Throughout Fuller Craft Museum’s history, the seamless integration of architecture and nature at 455 Oak Street has been the perfect environment to house the aspirations of the institution. Whether presenting integral New England paintings in the early 1970s or fulfilling its current mission of showcasing works in craft-based media, Fuller Craft Museum continues to reap the benefits of its intimate, peaceful retreat tucked away in 19 acres of woods next to Upper Porter Pond.
When Edouard Du Buron was named the first Director of the Brockton Art Museum-Fuller Memorial in 1965, he sought young architects to construct a museum that would serve as a destination unto itself. Du Buron selected J. Timothy Anderson & Associates of Boston (now Finegold Alexander + Associates Inc.). They were heavily inspired by Denmark’s modernist masterpiece, the Louisiana Museum of Modern Art. The Louisiana Museum’s rural-cultural philosophy allows its visitors to traverse the oceanfront grounds via a “covered stroll” through the museum’s three interconnected structures.
Fuller Craft Museum’s lead architect and project manager, Doris Cole, explained how Anderson’s design reflects this model, “The Louisiana is a beautiful museum, essentially a series of pavilions with links between them. That is how we designed [the] museum.” Construction began on the two-level, 20,000 sq. ft. building on November 20, 1967.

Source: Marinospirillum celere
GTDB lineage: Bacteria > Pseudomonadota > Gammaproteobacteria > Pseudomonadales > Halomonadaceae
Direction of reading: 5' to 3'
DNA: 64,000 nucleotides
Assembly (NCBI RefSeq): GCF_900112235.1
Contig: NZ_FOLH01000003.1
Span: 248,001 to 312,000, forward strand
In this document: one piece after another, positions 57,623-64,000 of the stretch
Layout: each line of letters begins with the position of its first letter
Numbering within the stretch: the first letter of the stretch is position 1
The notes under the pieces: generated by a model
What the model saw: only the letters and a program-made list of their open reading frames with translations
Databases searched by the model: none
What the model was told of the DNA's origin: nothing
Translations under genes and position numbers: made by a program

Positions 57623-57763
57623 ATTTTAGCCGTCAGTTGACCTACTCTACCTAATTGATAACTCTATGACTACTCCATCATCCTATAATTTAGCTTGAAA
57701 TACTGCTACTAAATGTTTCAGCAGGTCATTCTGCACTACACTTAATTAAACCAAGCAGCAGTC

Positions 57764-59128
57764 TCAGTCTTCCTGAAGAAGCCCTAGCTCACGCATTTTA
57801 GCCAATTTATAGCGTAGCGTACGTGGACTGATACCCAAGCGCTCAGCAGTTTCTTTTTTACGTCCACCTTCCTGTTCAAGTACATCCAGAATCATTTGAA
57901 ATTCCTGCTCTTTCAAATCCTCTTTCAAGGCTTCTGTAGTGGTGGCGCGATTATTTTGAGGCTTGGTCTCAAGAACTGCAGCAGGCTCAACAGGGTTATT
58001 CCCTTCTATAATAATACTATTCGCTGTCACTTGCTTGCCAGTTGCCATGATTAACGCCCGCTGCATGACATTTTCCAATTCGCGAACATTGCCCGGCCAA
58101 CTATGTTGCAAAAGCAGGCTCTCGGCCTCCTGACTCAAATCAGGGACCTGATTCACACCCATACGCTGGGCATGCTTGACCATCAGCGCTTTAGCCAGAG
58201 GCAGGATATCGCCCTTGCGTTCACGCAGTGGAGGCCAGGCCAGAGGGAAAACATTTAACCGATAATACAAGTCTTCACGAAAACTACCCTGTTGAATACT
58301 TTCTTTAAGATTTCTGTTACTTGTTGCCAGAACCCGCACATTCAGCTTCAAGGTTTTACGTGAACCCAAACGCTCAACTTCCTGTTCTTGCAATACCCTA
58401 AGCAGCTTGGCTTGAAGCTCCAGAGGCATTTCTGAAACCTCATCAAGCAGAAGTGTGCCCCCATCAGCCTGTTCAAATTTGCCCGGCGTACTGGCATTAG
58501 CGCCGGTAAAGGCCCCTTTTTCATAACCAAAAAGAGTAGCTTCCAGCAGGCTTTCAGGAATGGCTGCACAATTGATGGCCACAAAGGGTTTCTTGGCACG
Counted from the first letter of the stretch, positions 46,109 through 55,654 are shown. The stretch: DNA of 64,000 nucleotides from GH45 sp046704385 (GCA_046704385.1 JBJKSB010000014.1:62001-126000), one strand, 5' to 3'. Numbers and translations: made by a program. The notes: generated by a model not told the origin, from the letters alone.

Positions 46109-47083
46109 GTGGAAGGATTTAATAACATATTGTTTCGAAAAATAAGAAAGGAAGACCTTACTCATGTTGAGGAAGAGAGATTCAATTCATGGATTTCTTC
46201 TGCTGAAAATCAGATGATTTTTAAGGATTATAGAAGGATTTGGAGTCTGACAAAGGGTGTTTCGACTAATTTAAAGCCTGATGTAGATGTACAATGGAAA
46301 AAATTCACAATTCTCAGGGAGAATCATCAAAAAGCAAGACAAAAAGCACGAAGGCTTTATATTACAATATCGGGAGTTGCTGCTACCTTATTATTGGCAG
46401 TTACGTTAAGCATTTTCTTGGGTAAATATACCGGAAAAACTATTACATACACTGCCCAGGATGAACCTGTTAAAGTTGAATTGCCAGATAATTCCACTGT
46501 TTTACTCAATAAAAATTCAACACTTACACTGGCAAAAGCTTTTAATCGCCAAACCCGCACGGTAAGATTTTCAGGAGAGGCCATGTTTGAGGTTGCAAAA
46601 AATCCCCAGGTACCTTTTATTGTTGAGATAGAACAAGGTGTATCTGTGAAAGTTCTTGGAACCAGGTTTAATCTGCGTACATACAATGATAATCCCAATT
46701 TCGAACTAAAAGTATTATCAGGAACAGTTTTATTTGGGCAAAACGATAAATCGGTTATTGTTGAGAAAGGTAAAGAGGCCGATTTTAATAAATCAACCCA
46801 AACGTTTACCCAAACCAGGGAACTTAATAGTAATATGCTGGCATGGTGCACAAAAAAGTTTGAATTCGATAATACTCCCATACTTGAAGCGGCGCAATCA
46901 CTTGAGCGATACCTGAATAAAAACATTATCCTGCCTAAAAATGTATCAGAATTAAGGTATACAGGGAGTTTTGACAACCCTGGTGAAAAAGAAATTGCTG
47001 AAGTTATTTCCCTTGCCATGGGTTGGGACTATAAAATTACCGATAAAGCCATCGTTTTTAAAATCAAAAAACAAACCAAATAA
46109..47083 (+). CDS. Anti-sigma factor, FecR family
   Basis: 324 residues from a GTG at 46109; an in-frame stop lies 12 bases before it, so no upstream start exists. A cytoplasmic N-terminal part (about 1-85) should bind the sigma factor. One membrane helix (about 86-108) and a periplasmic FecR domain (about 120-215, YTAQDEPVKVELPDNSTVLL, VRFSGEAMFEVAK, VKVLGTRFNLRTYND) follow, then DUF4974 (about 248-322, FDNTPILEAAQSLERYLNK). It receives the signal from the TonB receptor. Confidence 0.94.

Opening to the public in 1969, the finished structure is a fine example of the “organic modernism” movement, found in its many nods to modernist ideals of design. The architects embraced the mantra, “form follows function,” visible in the clean, quintessentially modernist aesthetic offered by the lack of ornamentation and the abundance of straight lines and 90° angles.
Fuller Craft Museum also emulates the organic architecture of Frank Lloyd Wright, which emphasizes harmony between the natural world and human habitation. As described by Cole, “The idea was really to make an art museum that used nature as art. That’s why as one goes through the galleries and through the links, one has views out to the site, to the forest, the woods, to the pond.” In a unique, regional interpretation of organic modernism, the sloped and shingled roof forms are drawn from 19th century New England vernacular architecture.
At Fuller Craft Museum, a diversity of spaces caters to our audiences and offers a variety of opportunities for the display of exhibitions. The museum’s outdoor grounds and vistas provide a sense of peace, while the abundance of natural light that finds its way through the galleries further reinforces humanity’s place in the larger environment. As the Museum goes forward in its mission, it is a privilege to have a structure that is at the same time a testament to the modernist design ethos of the 20th century and an exciting setting for the future.